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NCRC, HUD Announce #WelcomeMe Campaign For Fair Housing

The National Community Reinvestment Coalition (NCRC) and the U.S. Department of Housing and Urban Development (HUD) have teamed up for a social media campaign to raise awareness of housing discrimination and highlight the importance of fair housing across the country. 

The Fair Housing Act was enacted more than 50 years ago and prohibits housing discrimination because of race, color, national origin, religion, sex (including sexual orientation and gender identity), disability, familial status (including families with children under age 18, those seeking custody of such persons, or pregnancy).

The first component of the NCRC and HUD social media campaign is the #WelcomeME #FairHousingMatters Selfie Challenge.

“It’s time to drive discrimination out of housing once and for all and replace it with a welcome and open door to housing everywhere,” said Andrew Nachison, NCRC’s Chief Communications & Marketing Officer. “We’re challenging everyone with a mobile phone and a social media account to show and tell their story and make this message loud and clear across the nation. We’re also offering prizes to thank some participants.”

“All people deserve to live in housing free from discrimination,” said Demetria L. McCain, HUD’s Principal Deputy Assistant Secretary for Fair Housing and Equal Opportunity. “We applaud NCRC’s efforts to engage the public and celebrate our nation’s fair housing laws.”

The challenge itself is simple: post a photo or video of yourself in front of or inside your home, or anywhere with your house keys, and answer the question, “What does it mean to have a welcoming home free from discrimination?”

Don’t forget to include these two hashtags in your posts: #WelcomeME #FairHousingMatters.

To be entered into the challenge sweepstakes be sure to include both hashtags.

Don’t have social media? You can still participate by submitting your photo or video here

NCRC will select 10 sweepstakes winners who will receive a variety of prizes. These prizes are not a part of NCRC’s grant from HUD. For details on the challenge and sweepstake, visit: ncrc.org/welcomeME    

Additional components of the NCRC and HUD social media campaign include public service announcement advertisements, posters, and a tweetstorm to be held during National Fair Housing Month in April 2023.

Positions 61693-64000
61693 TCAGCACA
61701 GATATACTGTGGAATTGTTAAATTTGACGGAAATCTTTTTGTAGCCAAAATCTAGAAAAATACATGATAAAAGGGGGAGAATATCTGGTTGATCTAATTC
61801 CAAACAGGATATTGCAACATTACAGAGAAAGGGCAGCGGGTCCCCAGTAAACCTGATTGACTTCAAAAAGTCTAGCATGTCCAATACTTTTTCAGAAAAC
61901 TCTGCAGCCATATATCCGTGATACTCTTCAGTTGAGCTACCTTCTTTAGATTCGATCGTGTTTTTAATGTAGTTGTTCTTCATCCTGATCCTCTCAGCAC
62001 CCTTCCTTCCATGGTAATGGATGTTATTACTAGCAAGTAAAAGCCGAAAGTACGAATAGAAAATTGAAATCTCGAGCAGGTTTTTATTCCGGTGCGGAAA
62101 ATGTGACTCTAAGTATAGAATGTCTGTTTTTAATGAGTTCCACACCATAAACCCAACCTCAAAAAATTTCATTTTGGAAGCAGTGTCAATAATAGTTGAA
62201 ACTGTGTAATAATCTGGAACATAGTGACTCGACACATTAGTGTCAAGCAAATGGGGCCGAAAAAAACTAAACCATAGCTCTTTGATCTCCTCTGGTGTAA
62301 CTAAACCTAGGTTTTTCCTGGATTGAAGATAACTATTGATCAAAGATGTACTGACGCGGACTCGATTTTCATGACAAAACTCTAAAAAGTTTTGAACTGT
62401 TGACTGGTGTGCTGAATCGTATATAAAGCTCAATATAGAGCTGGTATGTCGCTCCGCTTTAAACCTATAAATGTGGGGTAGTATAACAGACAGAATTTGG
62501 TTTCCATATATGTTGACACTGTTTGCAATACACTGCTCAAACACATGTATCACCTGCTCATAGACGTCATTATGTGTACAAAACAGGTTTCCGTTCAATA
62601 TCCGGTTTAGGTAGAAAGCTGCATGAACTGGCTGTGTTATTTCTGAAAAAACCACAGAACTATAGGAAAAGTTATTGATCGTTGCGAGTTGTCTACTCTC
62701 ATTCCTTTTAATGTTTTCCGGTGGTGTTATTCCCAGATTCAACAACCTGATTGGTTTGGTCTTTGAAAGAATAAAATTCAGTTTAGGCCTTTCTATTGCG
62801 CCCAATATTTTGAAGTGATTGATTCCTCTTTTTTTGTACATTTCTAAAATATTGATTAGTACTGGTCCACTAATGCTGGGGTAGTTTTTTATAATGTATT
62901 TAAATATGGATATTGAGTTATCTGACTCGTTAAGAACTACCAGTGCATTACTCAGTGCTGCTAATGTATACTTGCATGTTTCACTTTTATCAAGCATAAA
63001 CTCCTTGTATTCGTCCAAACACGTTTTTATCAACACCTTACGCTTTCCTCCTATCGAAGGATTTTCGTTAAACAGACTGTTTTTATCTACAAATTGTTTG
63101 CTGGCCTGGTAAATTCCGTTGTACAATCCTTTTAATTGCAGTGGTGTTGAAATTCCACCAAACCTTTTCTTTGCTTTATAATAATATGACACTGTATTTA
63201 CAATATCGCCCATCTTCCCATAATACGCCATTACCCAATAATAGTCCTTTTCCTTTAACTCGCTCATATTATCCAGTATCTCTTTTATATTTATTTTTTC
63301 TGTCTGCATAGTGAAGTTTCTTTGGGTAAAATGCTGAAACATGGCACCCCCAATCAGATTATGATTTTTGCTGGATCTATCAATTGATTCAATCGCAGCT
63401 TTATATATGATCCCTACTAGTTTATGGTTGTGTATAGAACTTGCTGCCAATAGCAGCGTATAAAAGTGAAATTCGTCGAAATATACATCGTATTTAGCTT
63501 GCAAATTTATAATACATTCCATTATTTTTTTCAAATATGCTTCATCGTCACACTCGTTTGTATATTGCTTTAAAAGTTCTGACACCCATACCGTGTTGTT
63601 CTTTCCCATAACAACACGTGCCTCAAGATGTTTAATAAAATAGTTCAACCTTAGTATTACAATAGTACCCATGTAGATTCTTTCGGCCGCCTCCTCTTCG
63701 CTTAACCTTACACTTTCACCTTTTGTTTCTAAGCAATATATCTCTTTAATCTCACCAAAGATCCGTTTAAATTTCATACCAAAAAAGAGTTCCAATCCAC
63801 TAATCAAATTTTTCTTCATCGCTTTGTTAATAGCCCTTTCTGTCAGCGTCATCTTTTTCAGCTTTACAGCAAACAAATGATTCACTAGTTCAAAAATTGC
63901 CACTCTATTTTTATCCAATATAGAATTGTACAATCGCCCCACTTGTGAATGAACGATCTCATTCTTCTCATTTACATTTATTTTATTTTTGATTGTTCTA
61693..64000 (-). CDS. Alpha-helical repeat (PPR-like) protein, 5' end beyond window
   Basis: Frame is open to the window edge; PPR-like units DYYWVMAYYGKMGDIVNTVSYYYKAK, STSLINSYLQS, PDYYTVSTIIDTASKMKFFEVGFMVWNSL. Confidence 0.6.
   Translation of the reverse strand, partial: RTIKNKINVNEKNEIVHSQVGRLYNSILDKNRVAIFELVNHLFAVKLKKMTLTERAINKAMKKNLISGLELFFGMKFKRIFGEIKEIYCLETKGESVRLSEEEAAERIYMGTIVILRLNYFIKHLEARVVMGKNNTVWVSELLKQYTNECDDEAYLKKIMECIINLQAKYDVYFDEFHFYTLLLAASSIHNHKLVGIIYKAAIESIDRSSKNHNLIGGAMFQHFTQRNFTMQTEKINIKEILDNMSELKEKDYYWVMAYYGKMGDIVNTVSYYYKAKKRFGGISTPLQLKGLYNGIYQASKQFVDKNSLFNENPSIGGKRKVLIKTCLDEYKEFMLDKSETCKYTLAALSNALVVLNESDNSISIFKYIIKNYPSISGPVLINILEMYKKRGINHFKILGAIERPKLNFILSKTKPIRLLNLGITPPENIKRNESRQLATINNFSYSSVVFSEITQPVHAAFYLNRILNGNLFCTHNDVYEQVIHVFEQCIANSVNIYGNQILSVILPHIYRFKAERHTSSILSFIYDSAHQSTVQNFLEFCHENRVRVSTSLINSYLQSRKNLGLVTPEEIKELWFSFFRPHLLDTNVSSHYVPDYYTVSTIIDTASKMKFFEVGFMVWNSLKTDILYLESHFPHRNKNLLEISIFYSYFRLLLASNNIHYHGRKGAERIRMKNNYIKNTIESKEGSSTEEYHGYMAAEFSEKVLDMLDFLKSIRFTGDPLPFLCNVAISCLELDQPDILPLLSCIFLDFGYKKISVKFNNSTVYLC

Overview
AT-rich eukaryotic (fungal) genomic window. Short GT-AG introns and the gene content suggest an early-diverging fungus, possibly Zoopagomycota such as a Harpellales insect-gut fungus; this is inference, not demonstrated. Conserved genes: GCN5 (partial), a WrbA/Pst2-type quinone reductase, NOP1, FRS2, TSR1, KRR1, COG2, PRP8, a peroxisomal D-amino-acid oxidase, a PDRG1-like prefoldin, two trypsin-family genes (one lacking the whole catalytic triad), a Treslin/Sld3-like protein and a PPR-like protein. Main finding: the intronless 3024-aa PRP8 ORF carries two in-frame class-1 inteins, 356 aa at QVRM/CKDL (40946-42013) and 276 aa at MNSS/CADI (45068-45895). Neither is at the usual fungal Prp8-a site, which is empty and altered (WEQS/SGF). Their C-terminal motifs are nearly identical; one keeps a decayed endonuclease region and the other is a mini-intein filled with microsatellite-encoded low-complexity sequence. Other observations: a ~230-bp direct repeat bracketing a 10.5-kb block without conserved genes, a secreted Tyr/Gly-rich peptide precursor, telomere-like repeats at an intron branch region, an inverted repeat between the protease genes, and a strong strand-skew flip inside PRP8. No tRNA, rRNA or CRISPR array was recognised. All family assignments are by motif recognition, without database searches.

(*Disclaimers: Except where prohibited by law, your entry grants NCRC permission to use, reproduce and republish your photograph and likeness on its website, print materials, and various social media platforms utilized by NCRC for promotional and marketing related to the organization’s mission and future events. Your submission may also be visible to others who have access to the platform. 

The work products developed under this grant are supported with funding from the US. Department of Housing and Urban Development. The substance and findings of the work are dedicated to the public. NCRC is solely responsible for the accuracy of the statements and interpretations contained in the work products. Such interpretations do not necessarily reflect the views of the Federal Government.)

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Redlining and Neighborhood Health

Before the pandemic devastated minority communities, banks and government officials starved them of capital.

Lower-income and minority neighborhoods that were intentionally cut off from lending and investment decades ago today suffer not only from reduced wealth and greater poverty, but from lower life expectancy and higher prevalence of chronic diseases that are risk factors for poor outcomes from COVID-19, a new study shows.

The new study, from the National Community Reinvestment Coalition (NCRC) with researchers from the University of Wisconsin–Milwaukee Joseph J. Zilber School of Public Health and the University of Richmond’s Digital Scholarship Lab, compared 1930’s maps of government-sanctioned lending discrimination zones with current census and public health data.

Table of Content

  • Executive Summary
  • Introduction
  • Redlining, the HOLC Maps and Segregation
  • Segregation, Public Health and COVID-19
  • Methods
  • Results
  • Discussion
  • Conclusion and Policy Recommendations
  • Citations
  • Appendix

Complete the form to download the full report: